Federal Trade Commission Seeks Summary Judgment to Stop Inmate Calling Scam

The Federal Trade Commission filed a motion for summary judgment in the Northern District of California on Thursday against Mark and Courtney Grisham, and their companies Disruption Theory LLC and Emergent Technologies LLC. The FTC is seeking to stop the defendants from selling their misleading inmate calling plans to consumers.

The FTC called this suit “a straightforward deceptive advertising case.” The Grishams, who control the two aforementioned companies, “offered and sold inmate calling plans to friends and families of incarcerated individuals by falsely promising ‘unlimited minutes’ and by posing as telecommunications companies that provided inmate calling services to correctional facilities under contract.” The plaintiff claimed that there is “undisputed evidence” that the defendants violated Section 5 of the FTC Act, since Mark Grisham admitted that he ran an “unlawful operation” and “knowingly made these false representations that collected $1.2 million from consumers from 2015 to 2020.”

The defendant’s website, inmatecall.com, allegedly misled customers into believing that they did not also have to “open and fund prepaid calling accounts with their correctional facility’s approved telecommunications provider.” Furthermore, they “featured the names, logos, and website addresses of three Specialized Service Providers contracted with prisons and jails to offer telephone services to incarcerated individuals,” despite not being affiliated with any of the three companies. His companies allegedly did not have contracts with any correctional facilities as well. The FTC claimed that “there is no dispute that Defendant has knowingly continued his deceptive practices since 2010.”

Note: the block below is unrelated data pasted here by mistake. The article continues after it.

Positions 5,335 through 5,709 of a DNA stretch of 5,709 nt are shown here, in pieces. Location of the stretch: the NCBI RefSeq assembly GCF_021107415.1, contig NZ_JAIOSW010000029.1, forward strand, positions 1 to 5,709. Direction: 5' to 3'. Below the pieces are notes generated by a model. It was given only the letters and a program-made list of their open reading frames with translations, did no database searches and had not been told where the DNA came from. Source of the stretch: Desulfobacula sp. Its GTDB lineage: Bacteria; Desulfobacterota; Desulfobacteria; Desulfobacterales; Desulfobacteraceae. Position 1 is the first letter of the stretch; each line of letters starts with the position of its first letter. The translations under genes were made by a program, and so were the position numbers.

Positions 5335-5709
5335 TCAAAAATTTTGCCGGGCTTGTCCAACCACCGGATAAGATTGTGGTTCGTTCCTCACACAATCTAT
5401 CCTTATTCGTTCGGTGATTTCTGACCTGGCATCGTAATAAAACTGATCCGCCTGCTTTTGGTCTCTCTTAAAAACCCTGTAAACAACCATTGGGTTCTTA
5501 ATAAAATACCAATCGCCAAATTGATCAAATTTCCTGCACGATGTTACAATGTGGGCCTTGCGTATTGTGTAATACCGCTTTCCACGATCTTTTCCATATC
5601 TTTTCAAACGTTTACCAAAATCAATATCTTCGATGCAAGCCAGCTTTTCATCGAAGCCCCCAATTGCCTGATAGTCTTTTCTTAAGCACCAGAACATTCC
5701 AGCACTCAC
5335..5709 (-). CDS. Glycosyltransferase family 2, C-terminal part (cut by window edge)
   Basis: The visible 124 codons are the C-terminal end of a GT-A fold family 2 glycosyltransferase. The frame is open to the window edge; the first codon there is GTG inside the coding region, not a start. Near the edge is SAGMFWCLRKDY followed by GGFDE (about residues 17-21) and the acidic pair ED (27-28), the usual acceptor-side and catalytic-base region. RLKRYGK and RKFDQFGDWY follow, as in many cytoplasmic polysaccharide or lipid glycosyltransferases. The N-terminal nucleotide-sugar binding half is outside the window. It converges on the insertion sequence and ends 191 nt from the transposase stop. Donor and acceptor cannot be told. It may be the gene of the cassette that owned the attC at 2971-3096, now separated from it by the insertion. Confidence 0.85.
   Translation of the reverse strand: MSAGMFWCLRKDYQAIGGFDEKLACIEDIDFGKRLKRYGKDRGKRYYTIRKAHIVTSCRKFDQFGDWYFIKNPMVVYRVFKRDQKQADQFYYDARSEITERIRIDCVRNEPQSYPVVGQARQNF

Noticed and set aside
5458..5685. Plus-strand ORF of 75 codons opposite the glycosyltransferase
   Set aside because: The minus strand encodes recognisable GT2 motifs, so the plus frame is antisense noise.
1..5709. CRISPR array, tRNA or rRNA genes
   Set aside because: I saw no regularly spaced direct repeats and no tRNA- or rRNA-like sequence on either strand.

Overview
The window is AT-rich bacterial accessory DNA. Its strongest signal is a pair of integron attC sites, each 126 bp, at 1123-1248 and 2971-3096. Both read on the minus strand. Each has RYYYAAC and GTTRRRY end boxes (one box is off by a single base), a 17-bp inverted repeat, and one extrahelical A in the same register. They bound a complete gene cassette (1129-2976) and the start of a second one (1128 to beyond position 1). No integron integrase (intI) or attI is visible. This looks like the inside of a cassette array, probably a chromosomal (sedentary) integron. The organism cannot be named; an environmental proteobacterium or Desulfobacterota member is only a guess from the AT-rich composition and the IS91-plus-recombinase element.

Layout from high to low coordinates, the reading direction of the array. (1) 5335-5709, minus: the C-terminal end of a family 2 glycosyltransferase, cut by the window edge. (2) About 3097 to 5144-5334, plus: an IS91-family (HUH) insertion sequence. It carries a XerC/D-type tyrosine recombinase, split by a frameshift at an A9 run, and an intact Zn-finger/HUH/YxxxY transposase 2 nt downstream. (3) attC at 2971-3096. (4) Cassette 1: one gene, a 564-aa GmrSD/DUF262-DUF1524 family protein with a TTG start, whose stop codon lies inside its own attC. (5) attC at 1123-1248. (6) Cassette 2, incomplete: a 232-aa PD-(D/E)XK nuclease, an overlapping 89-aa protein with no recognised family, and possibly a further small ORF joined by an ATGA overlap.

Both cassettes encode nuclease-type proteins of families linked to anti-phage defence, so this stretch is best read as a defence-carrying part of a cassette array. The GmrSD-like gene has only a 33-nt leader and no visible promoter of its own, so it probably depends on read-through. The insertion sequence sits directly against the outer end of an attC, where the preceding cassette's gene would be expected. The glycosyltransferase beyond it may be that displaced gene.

The Federal Trade Commission is seeking summary judgment on the counts of the false unlimited minutes claim, false claims of affiliation with specialized service providers, injunctive relief banning Mark Grisham from offering inmate calling services, and permanent enjoinment of the defendant.